Publication: Monitor Volume: 5 Issue: 80

April 24 was an active day across Russia for the country’s various electoral blocs. Moscow Mayor Yuri Luzhkov presided over a congress of his movement Fatherland (Otechestvo) in the city of Yaroslavl. Following the congress, Luzhkov told reporters that his movement would work to ensure that Russia had an “effective president” after next year’s presidential elections. Luzhkov said that it was not necessary that Fatherland support his candidacy, claiming he is not motivated by “egoism” or “ambition.” Criticizing the work of the Communist Party of the Russian Federation (KPRF) faction in the State Duma, Luzhkov said that his movement would attempt to end the KPRF’s dominance in electoral politics by increasing the influence of “healthy political forces” such as Fatherland. (Russian agencies, April 24).

The same day, Russia is Our Home (ROH)–the movement headed by former Prime Minister Viktor Chernomyrdin–held its sixth congress in Moscow. Chernomyrdin, whom Yeltsin recently named as special envoy on the Balkans crisis, told reporters that ROH would put forth its own presidential candidate next year. He said that the movement was interested in working with All Russia (Vsya Rossia)–the movement of regional leaders recently announced by Tatarstan President Mintimer Shamiev–and Voice of Russia (Golos Rossii)–another regional movement, headed by Samara Governor Konstantin Titov–in the parliamentary contest scheduled for December of this year (Russian agencies, April 24).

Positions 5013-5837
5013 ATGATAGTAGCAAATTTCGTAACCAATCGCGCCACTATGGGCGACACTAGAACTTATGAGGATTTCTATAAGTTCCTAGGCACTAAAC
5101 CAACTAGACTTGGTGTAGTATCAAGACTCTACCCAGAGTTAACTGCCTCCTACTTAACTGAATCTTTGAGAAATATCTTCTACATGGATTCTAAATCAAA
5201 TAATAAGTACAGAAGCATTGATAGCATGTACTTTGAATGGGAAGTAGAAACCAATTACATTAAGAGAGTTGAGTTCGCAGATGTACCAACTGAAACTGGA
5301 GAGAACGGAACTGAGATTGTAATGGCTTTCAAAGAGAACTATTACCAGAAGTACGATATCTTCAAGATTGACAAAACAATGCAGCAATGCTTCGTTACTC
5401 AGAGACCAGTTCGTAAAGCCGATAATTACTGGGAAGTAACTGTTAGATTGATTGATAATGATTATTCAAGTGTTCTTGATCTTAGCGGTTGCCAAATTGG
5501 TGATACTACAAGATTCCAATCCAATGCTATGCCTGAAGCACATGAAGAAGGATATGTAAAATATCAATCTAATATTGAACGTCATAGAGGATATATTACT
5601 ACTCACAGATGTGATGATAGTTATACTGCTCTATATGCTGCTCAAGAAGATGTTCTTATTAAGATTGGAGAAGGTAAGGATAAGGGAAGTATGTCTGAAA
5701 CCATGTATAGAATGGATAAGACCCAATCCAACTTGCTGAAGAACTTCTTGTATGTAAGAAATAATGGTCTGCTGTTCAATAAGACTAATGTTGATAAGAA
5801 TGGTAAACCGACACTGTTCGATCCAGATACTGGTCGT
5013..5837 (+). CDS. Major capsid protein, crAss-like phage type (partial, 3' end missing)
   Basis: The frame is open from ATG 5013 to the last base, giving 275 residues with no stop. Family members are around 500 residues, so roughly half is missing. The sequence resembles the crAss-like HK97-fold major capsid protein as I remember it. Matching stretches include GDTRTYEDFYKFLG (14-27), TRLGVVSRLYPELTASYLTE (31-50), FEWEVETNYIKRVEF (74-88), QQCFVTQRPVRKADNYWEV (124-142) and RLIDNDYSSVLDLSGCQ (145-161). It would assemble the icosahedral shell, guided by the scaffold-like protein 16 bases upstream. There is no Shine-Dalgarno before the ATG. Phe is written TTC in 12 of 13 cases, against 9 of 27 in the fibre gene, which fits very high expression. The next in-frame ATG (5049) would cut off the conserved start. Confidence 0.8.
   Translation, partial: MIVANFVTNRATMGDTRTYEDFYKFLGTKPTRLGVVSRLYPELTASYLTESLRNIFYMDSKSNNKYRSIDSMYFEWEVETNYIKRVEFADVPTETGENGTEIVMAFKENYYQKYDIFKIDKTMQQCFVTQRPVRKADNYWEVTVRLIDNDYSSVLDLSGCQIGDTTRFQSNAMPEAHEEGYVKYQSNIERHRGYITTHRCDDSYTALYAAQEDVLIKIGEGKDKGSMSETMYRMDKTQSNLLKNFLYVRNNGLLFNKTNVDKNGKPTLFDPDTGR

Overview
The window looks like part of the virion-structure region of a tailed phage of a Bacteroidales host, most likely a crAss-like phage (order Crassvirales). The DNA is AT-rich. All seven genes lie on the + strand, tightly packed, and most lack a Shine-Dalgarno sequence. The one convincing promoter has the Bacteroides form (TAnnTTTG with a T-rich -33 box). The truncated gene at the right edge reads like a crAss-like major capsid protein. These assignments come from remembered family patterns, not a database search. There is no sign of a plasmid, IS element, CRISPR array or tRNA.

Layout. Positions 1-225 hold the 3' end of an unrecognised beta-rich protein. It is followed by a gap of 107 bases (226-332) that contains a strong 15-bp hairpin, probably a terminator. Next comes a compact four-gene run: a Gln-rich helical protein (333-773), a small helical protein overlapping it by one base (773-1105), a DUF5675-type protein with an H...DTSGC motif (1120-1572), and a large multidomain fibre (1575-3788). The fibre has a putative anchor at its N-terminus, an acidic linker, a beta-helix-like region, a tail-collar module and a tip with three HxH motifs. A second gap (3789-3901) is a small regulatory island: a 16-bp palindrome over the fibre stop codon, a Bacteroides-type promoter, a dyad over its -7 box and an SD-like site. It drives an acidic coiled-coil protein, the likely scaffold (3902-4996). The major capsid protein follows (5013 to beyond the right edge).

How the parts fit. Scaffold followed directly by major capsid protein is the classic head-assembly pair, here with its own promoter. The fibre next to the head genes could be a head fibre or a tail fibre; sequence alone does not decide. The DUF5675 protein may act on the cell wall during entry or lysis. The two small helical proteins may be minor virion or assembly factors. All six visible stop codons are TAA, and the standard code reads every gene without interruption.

Meanwhile, Pravoe Delo, the center-right coalition headed by former Acting Prime Minister Yegor Gaidar, privatization architect Anatoly Chubais and former Deputy Prime Minister Boris Nemtsov, led a march in central Moscow. It was the first time in a while that the “young reformers” were able to gather supporters for a demonstration, and the turnout was quite respectable–several thousand or more. Among the luminaries who marched were Gaidar, Nemtsov, former Economics Minister Yevgeny Yasin and State Duma Deputy Sergei Yushenkov (NTV, April 24). The demonstrators denounced both the Primakov government and the KPRF.